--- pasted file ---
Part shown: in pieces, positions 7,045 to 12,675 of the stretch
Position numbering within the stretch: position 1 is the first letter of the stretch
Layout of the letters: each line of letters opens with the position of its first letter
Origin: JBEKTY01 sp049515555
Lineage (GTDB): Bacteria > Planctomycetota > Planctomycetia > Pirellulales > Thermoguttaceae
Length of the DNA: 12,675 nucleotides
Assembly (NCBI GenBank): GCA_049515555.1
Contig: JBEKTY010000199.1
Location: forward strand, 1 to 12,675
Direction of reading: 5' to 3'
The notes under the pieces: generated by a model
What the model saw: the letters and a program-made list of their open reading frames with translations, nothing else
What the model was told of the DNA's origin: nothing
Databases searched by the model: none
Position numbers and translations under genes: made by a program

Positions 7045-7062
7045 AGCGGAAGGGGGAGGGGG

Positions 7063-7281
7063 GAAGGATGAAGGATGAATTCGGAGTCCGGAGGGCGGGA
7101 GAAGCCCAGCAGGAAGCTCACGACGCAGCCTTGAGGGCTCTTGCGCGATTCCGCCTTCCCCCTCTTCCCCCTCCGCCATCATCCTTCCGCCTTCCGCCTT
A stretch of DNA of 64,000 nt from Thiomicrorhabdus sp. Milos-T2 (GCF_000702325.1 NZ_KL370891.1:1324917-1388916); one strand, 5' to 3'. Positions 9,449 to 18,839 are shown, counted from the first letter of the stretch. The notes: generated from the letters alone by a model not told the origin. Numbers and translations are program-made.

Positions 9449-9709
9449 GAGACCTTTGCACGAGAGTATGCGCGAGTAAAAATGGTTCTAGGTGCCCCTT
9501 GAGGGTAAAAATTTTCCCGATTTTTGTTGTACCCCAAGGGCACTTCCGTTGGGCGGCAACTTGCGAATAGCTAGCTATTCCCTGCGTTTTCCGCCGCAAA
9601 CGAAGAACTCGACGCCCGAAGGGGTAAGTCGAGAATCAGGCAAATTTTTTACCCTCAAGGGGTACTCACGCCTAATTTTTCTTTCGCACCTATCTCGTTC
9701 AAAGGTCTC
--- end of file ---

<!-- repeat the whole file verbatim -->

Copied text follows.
Part shown: in pieces, positions 7,045 to 12,675 of the stretch
Position numbering within the stretch: position 1 is the first letter of the stretch
Layout of the letters: each line of letters opens with the position of its first letter
Origin: JBEKTY01 sp049515555
Lineage (GTDB): Bacteria > Planctomycetota > Planctomycetia > Pirellulales > Thermoguttaceae
Length of the DNA: 12,675 nucleotides
Assembly (NCBI GenBank): GCA_049515555.1
Contig: JBEKTY010000199.1
Location: forward strand, 1 to 12,675
Direction of reading: 5' to 3'
The notes under the pieces: generated by a model
What the model saw: the letters and a program-made list of their open reading frames with translations, nothing else
What the model was told of the DNA's origin: nothing
Databases searched by the model: none
Position numbers and translations under genes: made by a program

Positions 7045-7062
7045 AGCGGAAGGGGGAGGGGG

Positions 7063-7281
7063 GAAGGATGAAGGATGAATTCGGAGTCCGGAGGGCGGGA
7101 GAAGCCCAGCAGGAAGCTCACGACGCAGCCTTGAGGGCTCTTGCGCGATTCCGCCTTCCCCCTCTTCCCCCTCCGCCATCATCCTTCCGCCTTCCGCCTT
A stretch of DNA of 64,000 nt from Thiomicrorhabdus sp. Milos-T2 (GCF_000702325.1 NZ_KL370891.1:1324917-1388916); one strand, 5' to 3'. Positions 9,449 to 18,839 are shown, counted from the first letter of the stretch. The notes: generated from the letters alone by a model not told the origin. Numbers and translations are program-made.

Positions 9449-9709
9449 GAGACCTTTGCACGAGAGTATGCGCGAGTAAAAATGGTTCTAGGTGCCCCTT
9501 GAGGGTAAAAATTTTCCCGATTTTTGTTGTACCCCAAGGGCACTTCCGTTGGGCGGCAACTTGCGAATAGCTAGCTATTCCCTGCGTTTTCCGCCGCAAA
9601 CGAAGAACTCGACGCCCGAAGGGGTAAGTCGAGAATCAGGCAAATTTTTTACCCTCAAGGGGTACTCACGCCTAATTTTTCTTTCGCACCTATCTCGTTC
9701 AAAGGTCTC